A couple of friends had recommended this book to me and then ·Karen·'s review stating its contradistinction to Elena Ferrante's The Days of Abandonment sent me, intrigued, to immediately request it from the library. With very similar stories, the writing couldn't be more different. I'm not always a fan of minimalist writing and in the beginning I didn't think I was going to care for it here. But then not too far along, something clicked and I 'got' it. There's a major difference to the stories t ...more
Aug 15, 2014 Lee rated it liked it
There's a tricky point of view thing in this in which early on the husband is addressed as "you" and then, when husband and wife experience marital difficulties, the intimacy of that direct address is lost (he's called "he") until the very end, midway through the final page (it's not really a spoiler), when the husband is addressed as "you" again. And that's exactly the sort of thing that maybe kept me from giving this four stars -- although it superficially presents a "real" reality it does so ...more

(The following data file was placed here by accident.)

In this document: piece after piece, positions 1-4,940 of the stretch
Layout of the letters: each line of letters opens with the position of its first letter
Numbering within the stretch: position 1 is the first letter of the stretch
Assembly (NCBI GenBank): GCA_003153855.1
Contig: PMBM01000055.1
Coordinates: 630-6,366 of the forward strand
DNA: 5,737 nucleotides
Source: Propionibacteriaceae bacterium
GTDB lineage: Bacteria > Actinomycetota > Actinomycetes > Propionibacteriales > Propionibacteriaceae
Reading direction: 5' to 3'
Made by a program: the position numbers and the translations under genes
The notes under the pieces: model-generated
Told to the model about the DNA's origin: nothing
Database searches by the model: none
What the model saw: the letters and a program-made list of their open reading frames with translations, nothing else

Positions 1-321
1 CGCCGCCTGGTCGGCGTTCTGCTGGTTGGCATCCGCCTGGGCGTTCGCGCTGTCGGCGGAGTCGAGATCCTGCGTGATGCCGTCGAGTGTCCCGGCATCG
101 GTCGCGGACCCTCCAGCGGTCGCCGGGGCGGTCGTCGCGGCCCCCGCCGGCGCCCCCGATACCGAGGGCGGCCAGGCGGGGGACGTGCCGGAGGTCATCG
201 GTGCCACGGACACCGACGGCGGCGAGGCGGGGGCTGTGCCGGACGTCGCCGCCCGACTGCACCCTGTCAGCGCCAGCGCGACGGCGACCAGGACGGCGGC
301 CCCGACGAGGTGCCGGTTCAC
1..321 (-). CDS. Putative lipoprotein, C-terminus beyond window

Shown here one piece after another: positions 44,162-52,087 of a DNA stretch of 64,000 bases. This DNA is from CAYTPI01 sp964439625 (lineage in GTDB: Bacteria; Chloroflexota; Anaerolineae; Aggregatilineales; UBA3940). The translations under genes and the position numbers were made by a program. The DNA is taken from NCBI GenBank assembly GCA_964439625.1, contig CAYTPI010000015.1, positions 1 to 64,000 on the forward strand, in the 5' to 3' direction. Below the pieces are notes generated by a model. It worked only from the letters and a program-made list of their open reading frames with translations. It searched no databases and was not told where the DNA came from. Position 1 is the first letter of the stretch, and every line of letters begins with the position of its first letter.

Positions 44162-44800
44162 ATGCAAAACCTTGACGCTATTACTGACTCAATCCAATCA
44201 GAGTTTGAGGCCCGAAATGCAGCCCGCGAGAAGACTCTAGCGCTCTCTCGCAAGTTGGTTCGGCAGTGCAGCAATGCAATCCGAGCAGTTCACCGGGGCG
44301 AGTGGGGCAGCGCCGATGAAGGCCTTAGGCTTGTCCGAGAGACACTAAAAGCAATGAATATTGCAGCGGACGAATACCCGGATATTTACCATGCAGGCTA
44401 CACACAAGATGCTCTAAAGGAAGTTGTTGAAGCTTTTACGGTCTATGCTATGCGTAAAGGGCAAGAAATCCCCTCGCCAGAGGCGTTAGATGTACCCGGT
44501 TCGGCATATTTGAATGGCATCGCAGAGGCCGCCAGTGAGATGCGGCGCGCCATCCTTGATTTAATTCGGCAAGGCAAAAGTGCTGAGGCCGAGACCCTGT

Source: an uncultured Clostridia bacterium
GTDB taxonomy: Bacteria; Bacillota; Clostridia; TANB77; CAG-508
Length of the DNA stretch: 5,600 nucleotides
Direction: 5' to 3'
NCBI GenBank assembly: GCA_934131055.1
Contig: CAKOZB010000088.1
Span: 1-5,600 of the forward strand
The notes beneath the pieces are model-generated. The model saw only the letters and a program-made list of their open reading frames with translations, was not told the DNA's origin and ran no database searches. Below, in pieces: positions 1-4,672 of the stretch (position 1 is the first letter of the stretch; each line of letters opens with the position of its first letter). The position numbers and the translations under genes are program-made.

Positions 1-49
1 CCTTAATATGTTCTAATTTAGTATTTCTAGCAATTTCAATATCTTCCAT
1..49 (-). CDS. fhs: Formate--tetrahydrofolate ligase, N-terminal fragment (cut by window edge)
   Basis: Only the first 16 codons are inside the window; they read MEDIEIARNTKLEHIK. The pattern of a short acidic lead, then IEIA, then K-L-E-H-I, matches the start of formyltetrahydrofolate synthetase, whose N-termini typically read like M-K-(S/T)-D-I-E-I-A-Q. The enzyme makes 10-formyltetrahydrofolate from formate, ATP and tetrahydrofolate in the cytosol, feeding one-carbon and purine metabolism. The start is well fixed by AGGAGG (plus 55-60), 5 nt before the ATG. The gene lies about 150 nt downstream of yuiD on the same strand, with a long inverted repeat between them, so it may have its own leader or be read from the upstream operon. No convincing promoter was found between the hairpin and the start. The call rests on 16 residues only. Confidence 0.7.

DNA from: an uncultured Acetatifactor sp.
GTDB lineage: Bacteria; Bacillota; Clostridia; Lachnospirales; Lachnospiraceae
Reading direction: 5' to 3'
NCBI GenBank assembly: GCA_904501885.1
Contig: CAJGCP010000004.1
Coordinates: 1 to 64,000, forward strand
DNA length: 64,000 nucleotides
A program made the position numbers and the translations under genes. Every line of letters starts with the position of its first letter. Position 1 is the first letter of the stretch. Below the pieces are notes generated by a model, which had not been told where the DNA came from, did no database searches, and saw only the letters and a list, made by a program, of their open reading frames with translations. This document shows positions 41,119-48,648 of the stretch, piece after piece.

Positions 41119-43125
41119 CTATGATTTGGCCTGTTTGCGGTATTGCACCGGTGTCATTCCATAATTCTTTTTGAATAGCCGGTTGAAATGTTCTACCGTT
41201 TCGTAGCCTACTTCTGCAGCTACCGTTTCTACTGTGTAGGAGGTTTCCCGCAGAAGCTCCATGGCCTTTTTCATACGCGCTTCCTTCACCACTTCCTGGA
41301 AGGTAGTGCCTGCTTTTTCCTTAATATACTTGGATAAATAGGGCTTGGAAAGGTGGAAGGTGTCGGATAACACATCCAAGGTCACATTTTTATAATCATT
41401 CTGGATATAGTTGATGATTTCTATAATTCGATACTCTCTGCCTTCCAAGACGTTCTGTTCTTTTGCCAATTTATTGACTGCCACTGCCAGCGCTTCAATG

Glenn Sumi
May 03, 2016 Glenn Sumi rated it really liked it
An unnamed Brooklyn writer and teacher meets a man, has a child with him and then discovers he’s cheating on her.

Sounds familiar, right? What makes this slim novel so memorable is the way the story unfolds in a series of vignettes that can be anything from a quote from a poem to an odd historical fact to haiku-like observations about life. Reading the book takes work. Images recur, characters known by their titles (“the philosopher,” “the almost astronaut”) come and go, and we’re left to connect
Sep 07, 2015 Cher rated it did not like it
Shelves: abandoned-dnf
1 star - I really hated it.